The post about your transphobia is based on comments you made here on your own blog less than two weeks ago. Reference to your “year-old essays” provides context and background by placing your recent comments with in your own history of anti-trans activism. And as I discuss in the post, your most recent comments show a continuity that belies any claim that you’ve “moved away from” positions that are clearly anti-trans.

    Reply
  2. lagusta

    Ida, of course I stand by the comments made here a few weeks ago, but I do believe my positions have changed from an essay I wrote several years ago (you obviously don’t and that’s your right of course). It really saddens me that you continue to label me an “anti-trans activist” when I clearly mean no malice toward trans people. I wish we could agree to disagree, or at least agree that things are a tiny bit more nuanced than you’d like to believe.

    Reply
  3. Noah

    Lagusta, the essay is not about “what a horrible person you are,” it was responding to the anti-transsexual positions put forth in your writings. Characterizing the essay as a personal attack is not accurate; it sets up the discussion as whether people think you are a “good” person or a “bad” person. There is no room left to discuss the actual issues raised by the essay.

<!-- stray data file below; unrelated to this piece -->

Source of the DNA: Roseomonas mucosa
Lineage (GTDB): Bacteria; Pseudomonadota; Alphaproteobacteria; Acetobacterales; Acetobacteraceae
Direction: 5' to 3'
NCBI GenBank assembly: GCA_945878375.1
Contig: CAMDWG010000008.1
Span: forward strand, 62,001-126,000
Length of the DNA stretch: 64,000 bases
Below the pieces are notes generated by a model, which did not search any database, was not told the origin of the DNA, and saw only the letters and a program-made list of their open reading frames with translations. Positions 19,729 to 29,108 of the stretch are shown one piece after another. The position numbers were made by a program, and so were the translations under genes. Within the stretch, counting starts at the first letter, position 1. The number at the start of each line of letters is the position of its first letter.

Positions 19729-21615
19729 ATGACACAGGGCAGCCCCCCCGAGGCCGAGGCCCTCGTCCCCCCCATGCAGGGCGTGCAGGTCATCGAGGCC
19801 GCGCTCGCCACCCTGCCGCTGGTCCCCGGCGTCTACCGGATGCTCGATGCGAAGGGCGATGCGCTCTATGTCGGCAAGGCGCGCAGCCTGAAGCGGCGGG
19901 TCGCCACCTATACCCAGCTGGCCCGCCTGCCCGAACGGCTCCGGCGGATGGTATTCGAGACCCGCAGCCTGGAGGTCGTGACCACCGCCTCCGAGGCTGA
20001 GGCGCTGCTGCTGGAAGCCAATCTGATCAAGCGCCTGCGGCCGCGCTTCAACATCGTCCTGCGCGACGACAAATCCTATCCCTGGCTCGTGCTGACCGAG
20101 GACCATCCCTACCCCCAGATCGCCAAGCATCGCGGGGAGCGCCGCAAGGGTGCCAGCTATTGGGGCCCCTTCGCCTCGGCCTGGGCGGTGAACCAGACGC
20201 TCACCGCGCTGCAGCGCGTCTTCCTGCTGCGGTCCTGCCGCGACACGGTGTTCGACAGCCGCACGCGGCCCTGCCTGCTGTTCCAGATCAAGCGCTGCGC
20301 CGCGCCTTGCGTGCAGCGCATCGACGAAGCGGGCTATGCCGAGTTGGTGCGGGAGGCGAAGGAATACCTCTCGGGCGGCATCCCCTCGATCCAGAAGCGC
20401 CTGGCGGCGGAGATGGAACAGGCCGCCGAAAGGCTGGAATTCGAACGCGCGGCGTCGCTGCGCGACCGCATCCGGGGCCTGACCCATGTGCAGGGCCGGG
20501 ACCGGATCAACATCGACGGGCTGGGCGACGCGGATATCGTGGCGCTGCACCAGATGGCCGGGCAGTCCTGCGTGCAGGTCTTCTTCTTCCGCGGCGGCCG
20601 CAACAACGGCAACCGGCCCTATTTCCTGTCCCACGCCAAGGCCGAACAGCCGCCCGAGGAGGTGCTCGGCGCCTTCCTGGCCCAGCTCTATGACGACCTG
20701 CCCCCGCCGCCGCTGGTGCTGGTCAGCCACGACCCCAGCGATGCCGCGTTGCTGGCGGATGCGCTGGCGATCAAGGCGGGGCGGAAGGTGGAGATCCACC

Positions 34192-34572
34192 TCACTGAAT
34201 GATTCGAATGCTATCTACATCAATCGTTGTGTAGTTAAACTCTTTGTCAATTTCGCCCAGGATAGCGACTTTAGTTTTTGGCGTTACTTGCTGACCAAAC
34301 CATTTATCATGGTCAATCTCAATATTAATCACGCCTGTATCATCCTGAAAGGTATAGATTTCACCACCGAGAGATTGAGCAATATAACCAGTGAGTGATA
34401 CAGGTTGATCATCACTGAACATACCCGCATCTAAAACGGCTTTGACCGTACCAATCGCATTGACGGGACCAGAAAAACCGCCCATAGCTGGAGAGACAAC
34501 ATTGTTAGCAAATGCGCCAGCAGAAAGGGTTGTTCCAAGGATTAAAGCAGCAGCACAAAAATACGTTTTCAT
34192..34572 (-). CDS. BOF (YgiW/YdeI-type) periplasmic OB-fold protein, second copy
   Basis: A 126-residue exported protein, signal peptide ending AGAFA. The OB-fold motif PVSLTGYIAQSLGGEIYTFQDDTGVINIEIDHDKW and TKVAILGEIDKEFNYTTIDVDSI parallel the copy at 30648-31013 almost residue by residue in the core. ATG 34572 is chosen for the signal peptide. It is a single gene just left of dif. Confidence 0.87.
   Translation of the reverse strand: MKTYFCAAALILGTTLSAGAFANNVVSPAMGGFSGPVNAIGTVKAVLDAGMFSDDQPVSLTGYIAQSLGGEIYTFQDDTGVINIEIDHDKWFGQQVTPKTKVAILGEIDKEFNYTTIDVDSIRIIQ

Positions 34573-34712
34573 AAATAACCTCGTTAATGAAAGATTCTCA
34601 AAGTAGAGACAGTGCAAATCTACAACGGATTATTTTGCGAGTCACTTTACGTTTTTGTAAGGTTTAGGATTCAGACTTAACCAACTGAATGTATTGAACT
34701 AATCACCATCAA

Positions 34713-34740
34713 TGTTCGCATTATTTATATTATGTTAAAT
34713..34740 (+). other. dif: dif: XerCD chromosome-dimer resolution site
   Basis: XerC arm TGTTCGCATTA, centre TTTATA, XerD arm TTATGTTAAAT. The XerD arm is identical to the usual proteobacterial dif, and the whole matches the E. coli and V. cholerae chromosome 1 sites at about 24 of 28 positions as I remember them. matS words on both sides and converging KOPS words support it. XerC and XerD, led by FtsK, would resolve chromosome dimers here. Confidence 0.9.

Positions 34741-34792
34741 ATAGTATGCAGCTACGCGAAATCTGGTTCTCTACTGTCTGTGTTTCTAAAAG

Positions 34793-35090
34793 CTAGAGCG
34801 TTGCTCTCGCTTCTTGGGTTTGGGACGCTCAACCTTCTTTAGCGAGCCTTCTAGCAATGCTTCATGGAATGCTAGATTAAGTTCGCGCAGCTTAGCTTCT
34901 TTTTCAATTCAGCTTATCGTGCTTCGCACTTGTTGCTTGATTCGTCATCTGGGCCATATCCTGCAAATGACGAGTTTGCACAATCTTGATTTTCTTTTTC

You are not a horrible person. OK? I hear that you feel that your views have evolved and you would like to have the changes that you have made acknowledged. If the old essays are no longer an accurate representation of your current views, then I think it’s great that you’ve taken them down.

    I acknowledge that your views have evolved and are evolving and that you are honestly, sincerely trying to learn more. To explain my perspective, however, those views have gone from “transsexual people shouldn’t physically transition” to “transsexual people shouldn’t physically transition*.”